Using GNI per capita based on the Atlas method versus that based on PPP appears to particularly affect the exact relationship between national economic wealth and socioeconomic inequalities in obesity in those countries, in which the differences between incomes generated using the two methods are larger. The Atlas method reports nominal income per capita without accounting for prices of goods and services. This method does not take into account the purchasing power of the nominal income in a country. This has a significant bearing on real income particularly in poorer countries where many products (particularly food) tend to be cheaper. GNI per capita (PPP) addresses this issue by accounting for price differences among commodities (because the amount of food consumed depends not only on nominal income, but also on food prices). Under the PPP method, one US$ is considered to purchase the same quality and quantity of a commodity all over the world. Hence, using GNI per capita (PPP) for the study of obesity helps to compare differences in purchasing power or real income among countries.

Robustness of the findings

We undertook several robustness checks to explore the robustness of our findings: (i) We examined whether results differed by sample size in the underlying study but found no significant differences. (ii) We tested whether the association between SES and obesity is affected by the type of SES indicator. We found that the choice of SES indicator (income/wealth versus education) matters in the association between SES and obesity in about 20–30% of the studies (three out 10 for men and four out of 16 for women). This is likely due to a weaker correlation between wealth and education in some developing countries, in which the underdeveloped nature of a competitive market may prevent educational investment to pay off in the labour market in the form of higher earnings and income. (iii) We have explored whether the pattern of inequalities differed by measure of fatness employed. Despite the widely recognized limitations of BMI (53,54), we do not detect differences in the patterns observed in studies that used BMI versus those using WC or WHRs. This suggests that BMI may still provide a sufficiently reliable picture of the degree of socioeconomic inequalities in overweight/obesity in developing countries, in some contrast to the finding from a US-focused study (55), which showed that the precise measure of fatness did significantly alter the association between obesity and employment. (iv) We also tested whether using national versus subnational data affects our results regarding the association between the level of GNI per capita and obesity. We found no major difference although we caution against overly generalizing this conclusion, in light of our small subsample of studies using national data (10 for women and five for men). (v) We tested whether using GNI per capita versus HDI as a development indicator matters in the association between SES and obesity – we found that there is no major difference in using either of them. (vi) We also tested whether the definition of GNI per capita matters in both the strength of the association between GNI per capita and obesity (by SES) and the level of GNI per capita where obesity starts to shift from the higher-SES to lower-SES individuals. As discussed earlier, we found that the definition of GNI per capita matters for both the level of the switch-over and the significance of the relationship between GNI per capita and obesity.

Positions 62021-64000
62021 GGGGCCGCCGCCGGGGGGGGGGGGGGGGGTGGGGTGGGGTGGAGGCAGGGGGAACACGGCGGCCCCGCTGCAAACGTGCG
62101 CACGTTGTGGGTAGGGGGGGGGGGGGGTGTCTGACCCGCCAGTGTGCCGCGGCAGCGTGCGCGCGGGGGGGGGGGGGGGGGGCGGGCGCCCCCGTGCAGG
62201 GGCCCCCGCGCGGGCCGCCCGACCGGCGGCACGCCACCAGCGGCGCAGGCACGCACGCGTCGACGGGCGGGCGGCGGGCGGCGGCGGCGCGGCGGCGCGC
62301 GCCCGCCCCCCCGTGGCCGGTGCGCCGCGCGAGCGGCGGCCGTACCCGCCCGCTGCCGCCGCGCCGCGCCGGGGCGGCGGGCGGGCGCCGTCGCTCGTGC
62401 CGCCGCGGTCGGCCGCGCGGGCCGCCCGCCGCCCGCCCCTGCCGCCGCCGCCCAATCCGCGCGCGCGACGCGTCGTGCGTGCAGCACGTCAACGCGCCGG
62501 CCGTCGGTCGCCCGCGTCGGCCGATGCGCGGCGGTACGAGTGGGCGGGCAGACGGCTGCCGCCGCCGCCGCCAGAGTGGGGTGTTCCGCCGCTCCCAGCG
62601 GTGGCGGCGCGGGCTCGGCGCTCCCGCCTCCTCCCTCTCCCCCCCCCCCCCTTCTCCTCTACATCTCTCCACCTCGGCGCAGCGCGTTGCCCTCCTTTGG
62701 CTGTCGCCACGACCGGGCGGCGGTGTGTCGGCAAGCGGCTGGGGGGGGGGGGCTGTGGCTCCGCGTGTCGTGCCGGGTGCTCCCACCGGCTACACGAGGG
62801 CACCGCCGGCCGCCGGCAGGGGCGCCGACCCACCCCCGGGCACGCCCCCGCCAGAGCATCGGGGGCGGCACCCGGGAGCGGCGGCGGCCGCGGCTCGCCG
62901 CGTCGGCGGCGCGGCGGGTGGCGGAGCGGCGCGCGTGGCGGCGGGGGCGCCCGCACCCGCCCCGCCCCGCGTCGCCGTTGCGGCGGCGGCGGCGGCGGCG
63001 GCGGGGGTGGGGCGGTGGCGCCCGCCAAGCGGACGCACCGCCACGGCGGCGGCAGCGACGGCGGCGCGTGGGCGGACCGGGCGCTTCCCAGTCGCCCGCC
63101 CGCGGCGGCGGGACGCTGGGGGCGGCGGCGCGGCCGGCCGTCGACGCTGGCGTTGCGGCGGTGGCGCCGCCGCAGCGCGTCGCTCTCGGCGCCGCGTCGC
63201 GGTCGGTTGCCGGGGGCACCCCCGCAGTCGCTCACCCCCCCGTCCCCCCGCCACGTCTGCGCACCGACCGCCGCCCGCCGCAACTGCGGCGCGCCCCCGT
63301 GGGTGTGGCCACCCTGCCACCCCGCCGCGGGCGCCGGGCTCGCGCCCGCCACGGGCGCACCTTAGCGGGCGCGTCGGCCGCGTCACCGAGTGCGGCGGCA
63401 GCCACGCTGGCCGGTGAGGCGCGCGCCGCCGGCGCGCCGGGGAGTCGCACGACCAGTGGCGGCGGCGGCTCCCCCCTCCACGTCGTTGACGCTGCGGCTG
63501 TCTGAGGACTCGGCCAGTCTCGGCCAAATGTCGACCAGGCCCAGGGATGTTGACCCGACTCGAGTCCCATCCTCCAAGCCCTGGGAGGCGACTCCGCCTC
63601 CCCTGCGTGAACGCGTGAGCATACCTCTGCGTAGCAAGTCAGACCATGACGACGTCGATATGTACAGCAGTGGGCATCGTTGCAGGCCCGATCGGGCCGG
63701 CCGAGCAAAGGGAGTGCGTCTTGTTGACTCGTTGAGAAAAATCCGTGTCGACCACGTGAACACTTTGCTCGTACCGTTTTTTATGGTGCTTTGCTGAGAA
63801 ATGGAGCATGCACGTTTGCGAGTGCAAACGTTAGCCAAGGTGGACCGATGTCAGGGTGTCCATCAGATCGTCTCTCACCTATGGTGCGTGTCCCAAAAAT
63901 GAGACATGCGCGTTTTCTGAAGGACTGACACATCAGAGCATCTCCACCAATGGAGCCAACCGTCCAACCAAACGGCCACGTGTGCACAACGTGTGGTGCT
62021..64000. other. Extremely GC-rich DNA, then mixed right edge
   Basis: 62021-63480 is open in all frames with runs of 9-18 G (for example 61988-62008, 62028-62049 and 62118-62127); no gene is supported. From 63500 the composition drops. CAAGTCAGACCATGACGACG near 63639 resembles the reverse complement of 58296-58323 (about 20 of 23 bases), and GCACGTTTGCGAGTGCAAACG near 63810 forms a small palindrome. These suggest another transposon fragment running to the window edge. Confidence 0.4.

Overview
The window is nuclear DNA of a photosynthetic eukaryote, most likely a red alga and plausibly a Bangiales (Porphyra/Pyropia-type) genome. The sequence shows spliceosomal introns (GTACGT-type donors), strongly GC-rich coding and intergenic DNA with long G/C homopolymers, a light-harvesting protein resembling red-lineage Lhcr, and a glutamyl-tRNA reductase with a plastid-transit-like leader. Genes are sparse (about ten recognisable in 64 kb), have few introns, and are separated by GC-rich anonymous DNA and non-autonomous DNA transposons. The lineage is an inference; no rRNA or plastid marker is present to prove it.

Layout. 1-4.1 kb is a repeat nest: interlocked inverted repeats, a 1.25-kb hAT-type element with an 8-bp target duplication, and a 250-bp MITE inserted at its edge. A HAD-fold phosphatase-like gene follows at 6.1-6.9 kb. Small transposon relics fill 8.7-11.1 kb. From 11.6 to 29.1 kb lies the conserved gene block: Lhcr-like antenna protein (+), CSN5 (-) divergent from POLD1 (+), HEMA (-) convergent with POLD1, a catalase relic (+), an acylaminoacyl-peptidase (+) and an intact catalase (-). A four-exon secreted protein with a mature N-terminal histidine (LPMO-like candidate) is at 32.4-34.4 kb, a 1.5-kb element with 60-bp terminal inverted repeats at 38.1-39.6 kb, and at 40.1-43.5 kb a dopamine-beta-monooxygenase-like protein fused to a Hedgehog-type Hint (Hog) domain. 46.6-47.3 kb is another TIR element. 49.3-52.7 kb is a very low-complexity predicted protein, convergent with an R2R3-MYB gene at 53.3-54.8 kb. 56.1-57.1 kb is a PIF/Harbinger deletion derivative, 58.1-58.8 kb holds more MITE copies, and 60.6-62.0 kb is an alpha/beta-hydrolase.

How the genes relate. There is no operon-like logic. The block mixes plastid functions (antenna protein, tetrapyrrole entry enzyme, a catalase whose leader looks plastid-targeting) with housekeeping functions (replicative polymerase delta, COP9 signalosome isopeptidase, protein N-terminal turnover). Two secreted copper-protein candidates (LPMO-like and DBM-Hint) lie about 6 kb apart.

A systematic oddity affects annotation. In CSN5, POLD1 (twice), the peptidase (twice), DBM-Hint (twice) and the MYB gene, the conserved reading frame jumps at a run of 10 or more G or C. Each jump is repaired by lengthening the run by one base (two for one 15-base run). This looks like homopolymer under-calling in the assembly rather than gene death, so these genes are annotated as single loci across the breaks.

Explaining the findings

Why are the poor in low-income countries ‘protected’ against obesity, and why are the rich more susceptible to it?

One obvious potential explanation for the poor in low-income countries being ‘protected’ against obesity may lie in the existence of food scarcity in those countries, which implies low/moderate food intake among the poor. In addition, the poor tend to be engaged in manual work that requires higher energy expenditure. Conversely, the observation that the rich in poorer countries are particularly susceptible to obesity could be explained by their access to surplus/excess food and a lower level of engagement in manual labour-intensive occupations (56). In addition, in some low-income countries, a larger body size might be considered as a positive status signal (57,58). Thus, in such communities, people in higher SES might prefer a larger body size (57–59). A large body size preference and its correlation with actual body size were found, for instance, by studies on Morocco (58,60) and Senegal (59).

By contrast, in many middle-income countries (or in countries with medium HDI), the issue of food shortage arguably no longer represents a common problem even for the poorest segment of the population (61). Instead, access to healthy food becomes the critical issue distinguishing the more from the less affluent. Low-calorie food (e.g. whole-grain cereals, fruits and vegetables) will likely be expensive for the poor, therefore leading to the consumption of a more energy-dense diet (62,63). For example, a recent study in rural South Africa reported that healthier diets compared with the most commonly consumed food items (e.g. whole-meal bread against white bread; brown rice against white rice; fat-free milk against full-cream milk and lean beef burger against high-fat beef burger) cost between 10 and 60% more. The authors also compared the extra cost of a recommended healthier diet to a typical South African menu and found that for an adult man, the healthier diet per day costs US$1.22 (69%) more. This study also estimated the extra cost of a healthier diet to equal US$140 per month for a household with five members, a cost that corresponds to more than 30% of the total household income for most of the population (61).

In addition to food consumption, a higher degree of urbanization and technological progress in these economies render occupations less laborious, resulting in less energy expenditure even among the poor. Obesity is by far higher among urban dwellers even in low-income countries (6), likely because of a more sedentary lifestyle. Furthermore, the poor are more susceptible to the risk of obesity, given their lower levels of education and health awareness (64). The elite in such countries, on the other hand, is more likely to be health-conscious and in a better position to invest in healthy diet and exercise in order to shield themselves from obesity (56).